PM prepares to make statement as Gray report delivered to Downing Street

Elliot Chappell
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Six months after the first ‘partygate’ allegations appeared, Sue Gray handed her report over to Downing Street this morning. The Cabinet Office will publish it later today. Boris Johnson and Keir Starmer will no doubt have plenty to discuss at PMQs at 12pm before the Prime Minister makes a statement to MPs responding to the Gray report. Johnson then has an awkward conversation to have with his backbenchers in a meeting of the 1922 committee and will address the public in a press conference.

Speaking of reports, Labour’s national executive committee met yesterday. Martin Forde QC wrote to the governing body of the party in March to say that his report (on the inquiry looking into the controversial ‘Labour leaks’ report) had been “finalised“. Several NEC members were therefore angry when the Forde report did not materialise in the papers for the meeting yesterday, and when general secretary David Evans explained the delay by telling them the report is being checked for “factual inaccuracies”.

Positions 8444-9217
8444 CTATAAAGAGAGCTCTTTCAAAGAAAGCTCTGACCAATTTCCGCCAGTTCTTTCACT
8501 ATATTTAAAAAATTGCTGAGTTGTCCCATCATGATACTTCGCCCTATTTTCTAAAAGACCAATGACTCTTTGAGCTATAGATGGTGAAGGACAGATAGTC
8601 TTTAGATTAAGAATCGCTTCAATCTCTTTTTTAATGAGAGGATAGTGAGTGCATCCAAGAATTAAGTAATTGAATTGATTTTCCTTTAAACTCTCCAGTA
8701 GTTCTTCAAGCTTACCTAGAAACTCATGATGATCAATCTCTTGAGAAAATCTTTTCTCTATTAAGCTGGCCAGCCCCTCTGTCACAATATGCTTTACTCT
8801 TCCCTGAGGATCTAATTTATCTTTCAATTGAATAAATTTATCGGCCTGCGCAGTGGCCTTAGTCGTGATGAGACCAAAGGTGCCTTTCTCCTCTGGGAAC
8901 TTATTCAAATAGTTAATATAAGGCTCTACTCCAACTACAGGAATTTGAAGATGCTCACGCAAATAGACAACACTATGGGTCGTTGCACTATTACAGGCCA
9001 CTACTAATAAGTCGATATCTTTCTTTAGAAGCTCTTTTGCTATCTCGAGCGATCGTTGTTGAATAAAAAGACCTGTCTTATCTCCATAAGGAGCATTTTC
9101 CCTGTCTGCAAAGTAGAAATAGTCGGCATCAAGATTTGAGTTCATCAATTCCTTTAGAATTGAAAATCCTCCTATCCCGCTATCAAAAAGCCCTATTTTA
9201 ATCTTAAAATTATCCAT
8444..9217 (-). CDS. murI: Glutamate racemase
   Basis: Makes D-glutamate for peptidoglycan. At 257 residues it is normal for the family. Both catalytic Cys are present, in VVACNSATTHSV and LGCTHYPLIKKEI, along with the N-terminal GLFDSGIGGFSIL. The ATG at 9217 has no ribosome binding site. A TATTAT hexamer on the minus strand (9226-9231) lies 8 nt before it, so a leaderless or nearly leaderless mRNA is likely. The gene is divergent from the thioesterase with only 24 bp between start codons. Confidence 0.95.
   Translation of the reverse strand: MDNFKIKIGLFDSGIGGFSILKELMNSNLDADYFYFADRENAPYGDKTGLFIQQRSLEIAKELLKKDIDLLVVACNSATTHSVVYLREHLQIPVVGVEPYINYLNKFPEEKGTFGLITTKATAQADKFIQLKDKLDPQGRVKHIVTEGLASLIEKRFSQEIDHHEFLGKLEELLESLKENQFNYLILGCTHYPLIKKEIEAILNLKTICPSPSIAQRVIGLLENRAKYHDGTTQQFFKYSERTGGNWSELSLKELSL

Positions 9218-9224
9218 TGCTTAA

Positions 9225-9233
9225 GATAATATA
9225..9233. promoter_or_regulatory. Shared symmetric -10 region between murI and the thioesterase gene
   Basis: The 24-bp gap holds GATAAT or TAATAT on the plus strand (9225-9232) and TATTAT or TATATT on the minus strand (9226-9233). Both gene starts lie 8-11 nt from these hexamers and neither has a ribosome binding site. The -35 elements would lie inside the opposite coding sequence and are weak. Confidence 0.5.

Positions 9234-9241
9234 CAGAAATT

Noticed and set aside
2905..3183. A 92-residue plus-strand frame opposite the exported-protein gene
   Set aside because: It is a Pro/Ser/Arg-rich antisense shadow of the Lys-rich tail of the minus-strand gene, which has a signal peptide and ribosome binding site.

The governing body did, however, approve the party’s plan to establish ‘campaign improvement boards’ (CIBs) – a proposal designed to crack down on councils “underperforming” in local elections that are “proving detrimental to electoral success and the party’s local reputation”. On the advice of regional directors and the Local Government Association Labour group, the NEC local government panel will agree the Labour groups (ie. the councillors and council leaders that run local authorities) to be improved. CIBs and the LGA Labour group will then develop improvement plans for each. CIBs “may represent different sections of the party” and must hold “experience and expertise” relevant to the particular issue the group is facing, and have “substantial experience” of local government.

Changes were agreed to the plan, which provoked a mixed response from NEC members when the papers landed – including that the boards are only to be established where there are “major concerns about equality and diversity, where’s there’s very low campaigning levels, poor resident engagement, or serious issues with governance or competence, and where other avenues have already been explored”. But it still includes provision for the removal of council leaders in “exceptional circumstances” where the Labour group fails to meet its targets. Sign up to LabourList’s morning email for everything Labour, every weekday morning.

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